Friday, March 19, 2010

My New Favorite Medicine

I think I like this advice. And I may start following it on a weekly basis. Thai Tuesdays anyone?

"An ancient spice, long used in traditional Asian medicine, may hold promise for the prevention of both rheumatoid arthritis and osteoporosis, according to a recently completed study at The University of Arizona College of Medicine. It is encouraging news for millions of senior citizens concerned about both conditions. Turmeric, the spice that flavors and gives its yellow color to many curries and other foods, has been used for centuries by practitioners of Ayurvedic medicine to treat inflammatory disorders.
"Turmeric extract containing the ingredient curcumin is marketed widely in the Western world as a dietary supplement for the treatment and prevention of a variety of disorders, including arthritis.
"The researchers found that the curcuminoid extract inhibits a transcription factor called NF-KB from being activated in the joint. A transcription factor is a protein that controls when genes are switched on or off. Once the transcription factor NF-KB is activated, or turned on, it binds to genes and enhances production of inflammatory proteins, destructive to the joint. The finding that curcuminoid extract inhibits activation of NF-KB suggests that turmeric dietary supplements share the same mechanism of action as anti-arthritic pharmaceuticals under development that target NF-KB.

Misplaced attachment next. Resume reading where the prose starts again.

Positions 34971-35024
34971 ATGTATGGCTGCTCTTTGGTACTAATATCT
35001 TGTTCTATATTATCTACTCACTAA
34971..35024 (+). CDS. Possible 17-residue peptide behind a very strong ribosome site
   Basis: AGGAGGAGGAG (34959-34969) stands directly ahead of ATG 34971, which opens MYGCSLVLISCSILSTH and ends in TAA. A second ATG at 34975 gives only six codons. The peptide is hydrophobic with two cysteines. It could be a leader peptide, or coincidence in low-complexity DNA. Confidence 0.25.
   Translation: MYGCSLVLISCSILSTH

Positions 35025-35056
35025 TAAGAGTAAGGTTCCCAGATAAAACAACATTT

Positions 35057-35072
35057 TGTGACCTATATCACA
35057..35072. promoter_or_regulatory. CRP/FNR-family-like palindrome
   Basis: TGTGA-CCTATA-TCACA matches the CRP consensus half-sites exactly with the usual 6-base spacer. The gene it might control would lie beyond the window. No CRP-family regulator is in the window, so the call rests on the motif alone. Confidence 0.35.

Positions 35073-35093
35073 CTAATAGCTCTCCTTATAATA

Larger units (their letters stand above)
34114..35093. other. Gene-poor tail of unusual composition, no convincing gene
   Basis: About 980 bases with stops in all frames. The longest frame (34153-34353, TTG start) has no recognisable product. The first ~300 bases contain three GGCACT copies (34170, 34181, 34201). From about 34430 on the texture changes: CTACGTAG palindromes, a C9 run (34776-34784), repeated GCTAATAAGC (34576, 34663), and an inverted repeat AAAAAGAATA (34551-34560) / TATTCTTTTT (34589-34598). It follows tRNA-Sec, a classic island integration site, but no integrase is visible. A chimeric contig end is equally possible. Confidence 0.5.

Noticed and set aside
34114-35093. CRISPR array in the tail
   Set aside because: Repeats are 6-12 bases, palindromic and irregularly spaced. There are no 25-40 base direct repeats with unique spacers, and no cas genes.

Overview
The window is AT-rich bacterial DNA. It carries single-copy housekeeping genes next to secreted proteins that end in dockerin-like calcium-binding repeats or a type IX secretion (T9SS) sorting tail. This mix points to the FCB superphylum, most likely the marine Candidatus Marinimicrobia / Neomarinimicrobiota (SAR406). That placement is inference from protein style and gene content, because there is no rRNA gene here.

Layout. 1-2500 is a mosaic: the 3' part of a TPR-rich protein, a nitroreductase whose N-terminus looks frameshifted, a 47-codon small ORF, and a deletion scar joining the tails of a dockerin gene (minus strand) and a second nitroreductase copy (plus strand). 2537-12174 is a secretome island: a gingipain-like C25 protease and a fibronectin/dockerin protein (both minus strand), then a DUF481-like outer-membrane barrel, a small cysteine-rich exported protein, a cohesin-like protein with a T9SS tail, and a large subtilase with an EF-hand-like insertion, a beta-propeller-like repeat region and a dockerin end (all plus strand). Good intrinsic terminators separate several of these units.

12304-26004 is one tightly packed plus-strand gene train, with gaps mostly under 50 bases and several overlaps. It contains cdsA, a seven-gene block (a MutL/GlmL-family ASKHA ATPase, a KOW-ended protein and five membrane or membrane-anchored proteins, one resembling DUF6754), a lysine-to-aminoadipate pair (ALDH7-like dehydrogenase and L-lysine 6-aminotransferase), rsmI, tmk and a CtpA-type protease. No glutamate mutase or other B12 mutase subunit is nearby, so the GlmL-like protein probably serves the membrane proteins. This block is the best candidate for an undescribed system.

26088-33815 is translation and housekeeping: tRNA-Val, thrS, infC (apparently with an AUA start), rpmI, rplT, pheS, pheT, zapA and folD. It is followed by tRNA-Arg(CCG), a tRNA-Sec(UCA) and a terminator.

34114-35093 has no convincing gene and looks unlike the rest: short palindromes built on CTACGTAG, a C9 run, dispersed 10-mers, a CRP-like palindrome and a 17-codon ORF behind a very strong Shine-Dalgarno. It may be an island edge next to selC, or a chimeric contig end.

"It also suggests that turmeric may have a use in other inflammatory disorders, such as asthma, multiple sclerosis and inflammatory bowel disease.
"In addition to preventing joint inflammation, Dr. Funk's study shows that the curcuminoid extract blocked the pathway that affects bone resorption. Noting that bone loss associated with osteoporosis in women typically begins before the onset of menopause, she has begun work on another NIH-funded study to determine whether turmeric taken as a dietary supplement during perimenopause can prevent bone loss and osteoporosis.
"Both of the studies are supported by the National Center for Complementary and Alternative Medicine (NCCAM) and the Office of Dietary Supplements (ODS), both of the NIH" (from

I wonder if you can overdose on yellow curry?


joshandemily said...

You are wonderful! We continue to think about you and pray for you!

Dayna Slack said...

I love Yellow Curry. That is awesome. Go Thai food!

Susan said...

I love curry, but don't know the first thing about cooking with it. Any good, simple recipes?

Kate said...

I don't know anything about cooking with curry, but that should be my new goal. I've made one thing with it (because I'm pretty sure I have a jar of it in my cupboard), but I can't remember what it was. Sadly it wasn't that memorable.

santino, polly and little dude Eli said...

So here's your post about yellow curry :) My Thai friend can get you a recipe. It's very simple. And, I would have love to eat it with you every week. I am glad to hear about the great thing about Turmeric. Thanks, Katie.

cynthia said...

Hmm, who knew? That old saying is still true - We learn something new every day.